We need not endure privation and suffering, if only we will prepare now for what lies ahead. As Presiding Bishop H. Burke Peterson said in 1975, “Let’s not forget one of the most important lessons learned through the year’s supply program is the lesson of obedience.” When we obey, we are entitled to receive the blessings promised by the Lord. Can we claim those blessings if we are not faithful? President Benson answered this when he said:
Should the Lord decide at this time to cleanse the Church—and the need for that cleansing seems to be increasing—a famine in this land of one year’s duration could wipe out a large percentage of slothful members, including some ward and stake officers. Yet we cannot say we have not been warned.
It is important that we remember the Lord’s declaration that “I, the Lord, am bound when ye do what I say; but when ye do not what I say, ye have no promise.” We cannot expect God’s help when we have chosen to ignore the counsel of His servants time and time again. God will protect and bless those who have been heeding His voice.
So, how do we prepare? This large task, like any other goal, must be broken down into smaller, more manageable steps. Elder L. Tom Perry gave us the following guidelines in 1995 as a model to follow:
Just as it is important to prepare ourselves spiritually, we must also prepare ourselves for our temporal needs. … We have been instructed for years to follow at least four requirements in preparing for that which is to come.
First, gain an adequate education. Learn a trade or a profession to enable you to obtain steady employment that will provide remuneration sufficient to care for yourself and your family. …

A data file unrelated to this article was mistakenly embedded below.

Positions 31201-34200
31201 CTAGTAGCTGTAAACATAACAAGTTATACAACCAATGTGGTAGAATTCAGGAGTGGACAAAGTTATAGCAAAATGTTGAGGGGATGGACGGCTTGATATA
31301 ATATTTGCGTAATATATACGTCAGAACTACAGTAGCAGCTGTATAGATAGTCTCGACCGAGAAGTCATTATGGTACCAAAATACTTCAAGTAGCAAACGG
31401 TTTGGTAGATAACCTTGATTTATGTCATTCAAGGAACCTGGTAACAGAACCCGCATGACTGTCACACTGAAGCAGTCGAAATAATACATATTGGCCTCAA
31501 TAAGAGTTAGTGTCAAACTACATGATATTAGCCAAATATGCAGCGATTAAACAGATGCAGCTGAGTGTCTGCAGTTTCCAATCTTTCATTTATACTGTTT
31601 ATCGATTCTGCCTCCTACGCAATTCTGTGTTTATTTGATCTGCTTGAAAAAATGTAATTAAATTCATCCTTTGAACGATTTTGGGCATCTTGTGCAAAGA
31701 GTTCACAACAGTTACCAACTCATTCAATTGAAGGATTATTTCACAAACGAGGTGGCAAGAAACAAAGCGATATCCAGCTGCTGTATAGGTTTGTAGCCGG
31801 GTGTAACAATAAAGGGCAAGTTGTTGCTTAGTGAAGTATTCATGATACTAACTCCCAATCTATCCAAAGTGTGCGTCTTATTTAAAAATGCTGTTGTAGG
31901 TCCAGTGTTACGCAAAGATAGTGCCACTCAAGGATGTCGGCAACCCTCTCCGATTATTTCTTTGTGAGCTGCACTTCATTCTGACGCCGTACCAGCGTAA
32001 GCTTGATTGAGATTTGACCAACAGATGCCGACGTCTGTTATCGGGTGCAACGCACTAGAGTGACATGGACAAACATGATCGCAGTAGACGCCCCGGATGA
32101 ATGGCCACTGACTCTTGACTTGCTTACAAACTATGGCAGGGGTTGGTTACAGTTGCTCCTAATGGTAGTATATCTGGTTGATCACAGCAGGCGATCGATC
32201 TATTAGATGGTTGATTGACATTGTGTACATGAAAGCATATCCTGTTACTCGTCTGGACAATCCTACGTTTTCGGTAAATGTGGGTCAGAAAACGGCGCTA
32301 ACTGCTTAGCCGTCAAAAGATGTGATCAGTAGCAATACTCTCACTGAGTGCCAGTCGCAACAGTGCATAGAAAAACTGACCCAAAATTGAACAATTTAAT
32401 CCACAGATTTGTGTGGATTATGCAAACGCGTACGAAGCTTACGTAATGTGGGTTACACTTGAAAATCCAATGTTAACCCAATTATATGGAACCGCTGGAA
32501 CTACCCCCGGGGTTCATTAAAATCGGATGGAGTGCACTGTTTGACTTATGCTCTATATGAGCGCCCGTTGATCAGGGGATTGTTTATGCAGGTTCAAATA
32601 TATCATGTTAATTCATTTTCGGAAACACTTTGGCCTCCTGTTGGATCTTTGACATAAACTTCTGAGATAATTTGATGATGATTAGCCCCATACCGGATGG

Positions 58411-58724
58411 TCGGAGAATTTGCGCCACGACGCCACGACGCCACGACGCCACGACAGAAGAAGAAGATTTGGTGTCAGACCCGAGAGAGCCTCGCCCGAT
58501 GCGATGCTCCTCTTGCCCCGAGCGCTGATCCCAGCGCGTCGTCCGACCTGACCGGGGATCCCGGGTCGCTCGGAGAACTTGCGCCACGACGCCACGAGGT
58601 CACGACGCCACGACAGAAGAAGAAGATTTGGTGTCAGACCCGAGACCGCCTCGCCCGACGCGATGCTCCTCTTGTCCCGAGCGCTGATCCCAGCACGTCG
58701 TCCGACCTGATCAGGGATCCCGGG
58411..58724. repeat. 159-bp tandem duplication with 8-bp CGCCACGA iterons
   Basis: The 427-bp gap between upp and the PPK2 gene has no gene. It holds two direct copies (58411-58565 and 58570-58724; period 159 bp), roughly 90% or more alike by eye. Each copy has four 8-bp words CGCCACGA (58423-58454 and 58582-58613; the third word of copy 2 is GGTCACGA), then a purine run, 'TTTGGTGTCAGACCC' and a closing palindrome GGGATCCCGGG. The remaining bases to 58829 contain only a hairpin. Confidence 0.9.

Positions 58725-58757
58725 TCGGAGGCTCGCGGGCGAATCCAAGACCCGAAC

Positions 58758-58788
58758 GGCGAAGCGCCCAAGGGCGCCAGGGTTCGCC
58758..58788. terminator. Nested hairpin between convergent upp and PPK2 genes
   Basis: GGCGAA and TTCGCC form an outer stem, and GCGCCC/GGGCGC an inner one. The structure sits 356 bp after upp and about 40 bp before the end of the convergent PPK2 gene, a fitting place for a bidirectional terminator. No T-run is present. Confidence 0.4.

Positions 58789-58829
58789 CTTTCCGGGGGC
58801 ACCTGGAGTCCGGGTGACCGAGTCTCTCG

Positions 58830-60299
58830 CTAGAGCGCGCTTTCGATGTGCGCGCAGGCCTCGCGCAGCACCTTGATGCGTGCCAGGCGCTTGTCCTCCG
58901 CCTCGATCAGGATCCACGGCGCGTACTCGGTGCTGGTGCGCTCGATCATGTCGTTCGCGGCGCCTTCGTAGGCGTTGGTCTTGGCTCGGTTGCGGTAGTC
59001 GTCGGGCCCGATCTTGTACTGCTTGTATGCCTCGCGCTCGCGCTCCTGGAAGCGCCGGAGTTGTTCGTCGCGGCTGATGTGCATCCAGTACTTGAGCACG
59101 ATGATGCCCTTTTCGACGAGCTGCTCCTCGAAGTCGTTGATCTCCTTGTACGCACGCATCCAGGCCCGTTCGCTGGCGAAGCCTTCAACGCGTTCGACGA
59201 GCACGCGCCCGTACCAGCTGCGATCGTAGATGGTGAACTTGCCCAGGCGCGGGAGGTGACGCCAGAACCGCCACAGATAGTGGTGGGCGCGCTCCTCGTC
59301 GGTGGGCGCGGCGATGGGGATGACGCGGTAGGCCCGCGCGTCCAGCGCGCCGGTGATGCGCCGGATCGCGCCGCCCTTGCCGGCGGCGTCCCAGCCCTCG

Second, live strictly within your income and save something for a rainy day. Incorporate in your lives the discipline of budgeting that which the Lord has blessed you with. As regularly as you pay your tithing, set aside an amount needed for future family requirements. …
Third, avoid excessive debt. Necessary debt should be incurred only after careful, thoughtful prayer and after obtaining the best possible advice. We need the discipline to stay well within our ability to pay. …
Fourth, acquire and store a reserve of food and supplies that will sustain life. Obtain clothing and build a savings account on a sensible, well-planned basis that can serve well in times of emergency. As long as I can remember, we have been taught to prepare for the future and to obtain a year’s supply of necessities. I would guess that the years of plenty have almost universally caused us to set aside this counsel. I believe the time to disregard this counsel is over. With events in the world today, it must be considered with all seriousness.
Brothers and Sisters, my invitation to each of us today is to consider the counsel I have shared with seriousness. Make a firm resolve to repent where necessary, and strive diligently to obey these commandments. Take seriously the prophecies for the future and the divine responsibility we have to care for ourselves and our families, both now and in the future. I invite you to prepare so that you shall not fear. I testify of the peace of mind that comes from obeying this counsel and laying up in store the supplies that can help us weather the storms of life.